Improve treatment for stimulant addiction: Vaccines represent the only pharmacological treatment on the horizon for addiction to stimulants like cocaine and methamphetamine. While medications to ease cravings and withdrawal symptoms exist for other substances (including heroin and its opioid cousins, as well as nicotine), we now use only psychosocial approaches in the treatment of stimulant addiction. Although questions certainly remain about how to integrate pharmacological tools into comprehensive treatment, a pharmacological dimension will likely improve stimulant addiction treatment for some patients.
Intersect productively with genomic research: Genomic research will eventually impact healthcare in all areas, including behavioral health. In the future, it will help better pinpoint patients who have genetic predispositions toward more difficulty quitting certain drugs and/or a better response to vaccines.
Catalyze a debate about the line between addiction treatment and prevention: Maybe not today and maybe not tomorrow, but eventually an effective anti-drug vaccine will generate questions about consent. It’s one thing to use vaccines for treatment as we currently use naltrexone or disulfram (as adjunct treatment for individuals wanting to quit using opioids and alcohol) and it’s another to vaccinate as a preventative measure. Will parents consent to vaccinate their children in a population-prevention approach? What if a teen demonstrates high risk behavior and vaccination could reduce his or her risk of experiencing a lifetime of negative consequences? Could we target populations who are at high risk of developing addictions, such as those with mental health conditions, or those whose health is most impacted by substance abuse? Because vaccines are far longer-lasting than any current antagonist option, these questions will emerge if vaccines come into the mainstream.
Essential context (please read)
Although conjugate vaccines for psychoactive substances are promising scientific innovations, please fold these two vital pieces of information into your understanding of them:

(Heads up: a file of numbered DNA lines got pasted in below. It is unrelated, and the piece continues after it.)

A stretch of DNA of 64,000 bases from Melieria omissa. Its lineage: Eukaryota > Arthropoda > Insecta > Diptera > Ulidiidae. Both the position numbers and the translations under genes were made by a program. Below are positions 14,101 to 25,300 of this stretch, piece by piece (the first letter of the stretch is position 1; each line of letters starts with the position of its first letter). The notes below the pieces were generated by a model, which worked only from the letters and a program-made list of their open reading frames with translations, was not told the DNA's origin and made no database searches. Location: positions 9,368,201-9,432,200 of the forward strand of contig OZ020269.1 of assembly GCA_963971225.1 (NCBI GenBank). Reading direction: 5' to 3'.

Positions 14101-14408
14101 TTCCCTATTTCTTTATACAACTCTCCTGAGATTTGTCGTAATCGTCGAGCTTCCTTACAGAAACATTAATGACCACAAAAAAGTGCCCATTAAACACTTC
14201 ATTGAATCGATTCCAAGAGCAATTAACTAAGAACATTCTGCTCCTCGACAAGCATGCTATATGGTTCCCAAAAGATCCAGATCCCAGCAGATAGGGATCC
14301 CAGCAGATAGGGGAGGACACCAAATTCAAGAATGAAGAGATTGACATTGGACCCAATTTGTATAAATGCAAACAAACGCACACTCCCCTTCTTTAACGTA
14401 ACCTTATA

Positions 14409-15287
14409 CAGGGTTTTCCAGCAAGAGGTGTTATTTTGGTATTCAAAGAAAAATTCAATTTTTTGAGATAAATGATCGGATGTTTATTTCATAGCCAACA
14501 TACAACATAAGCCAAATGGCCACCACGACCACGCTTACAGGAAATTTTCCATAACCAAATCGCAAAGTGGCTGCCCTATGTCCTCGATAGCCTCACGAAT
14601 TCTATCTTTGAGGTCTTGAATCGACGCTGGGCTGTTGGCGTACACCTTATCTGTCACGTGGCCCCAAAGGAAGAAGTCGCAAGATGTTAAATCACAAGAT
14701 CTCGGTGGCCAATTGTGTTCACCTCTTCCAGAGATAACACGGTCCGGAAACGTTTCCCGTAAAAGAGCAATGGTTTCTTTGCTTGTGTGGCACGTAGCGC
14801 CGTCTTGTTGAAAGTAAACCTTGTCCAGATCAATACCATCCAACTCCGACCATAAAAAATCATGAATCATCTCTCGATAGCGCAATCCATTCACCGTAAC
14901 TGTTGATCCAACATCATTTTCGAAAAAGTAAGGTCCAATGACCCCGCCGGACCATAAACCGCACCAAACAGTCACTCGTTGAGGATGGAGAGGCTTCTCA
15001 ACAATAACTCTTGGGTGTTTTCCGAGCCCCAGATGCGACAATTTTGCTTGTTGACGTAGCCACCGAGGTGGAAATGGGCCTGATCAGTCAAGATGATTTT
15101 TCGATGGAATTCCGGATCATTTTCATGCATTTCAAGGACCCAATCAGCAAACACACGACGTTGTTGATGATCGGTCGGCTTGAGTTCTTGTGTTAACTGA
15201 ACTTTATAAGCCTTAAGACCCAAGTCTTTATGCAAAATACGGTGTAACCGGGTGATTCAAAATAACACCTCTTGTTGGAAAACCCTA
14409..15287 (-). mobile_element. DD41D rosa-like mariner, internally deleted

Anti-drug vaccines are not now, nor will they ever be, cures for addiction: As NIDA Director Nora Volkow says, these vaccines are designed to be part of a comprehensive treatment strategy and should not be considered a cure for addiction. Cassie Rodenberg over at Scientific American recently wrote a vivid essay on this subject. Spoiler alert: addiction will never be cured.
Anti-drug vaccines require a long, headache-inducing fine-tuning process: It turns out that there are a lot of complexities to transforming this “simplistically stupid” concept into a health intervention. Now, they’re most seriously limited by their effectiveness. When a nicotine vaccine (brand name NicVax) underwent clinical trials two years ago, it was shown to be about as effective as abstinence at helping patients quit smoking cigarettes. With both the cocaine and nicotine vaccines, it has been difficult to predict the reaction of any given patient. In the NicVax trial, for example, only 30% of people produced enough antibodies to have any impact on the patient’s experience of nicotine. This variation brings the adjunct problem of verifying that the vaccine is working. A “vaccine tracker” is in the early stages of development that could be used in conjunction with the cocaine vaccine, but research on the tracker lags behind the vaccine itself. Furthermore, pharmaceutical companies haven’t shown great interest in funding research or commercially distributing addiction vaccines, with the exception of one for nicotine. A vaccine that only requires administration every six months doesn’t look like a moneymaker and companies are reluctant to associate themselves with addicts.
In short, it will be years until an anti-drug vaccine is a viable, accessible treatment option. But that day will come.
Oxycodone Vaccine Passes Early Tests (NIDA 2013)
Cocaine Vaccine Stops Addiction in Its Tracks (NIDA 2013)
A Shot for Cigarette Addiction? (Addiction Inbox 2011)
An Addiction Vaccine, Tantalizingly Close (New York Times 2011)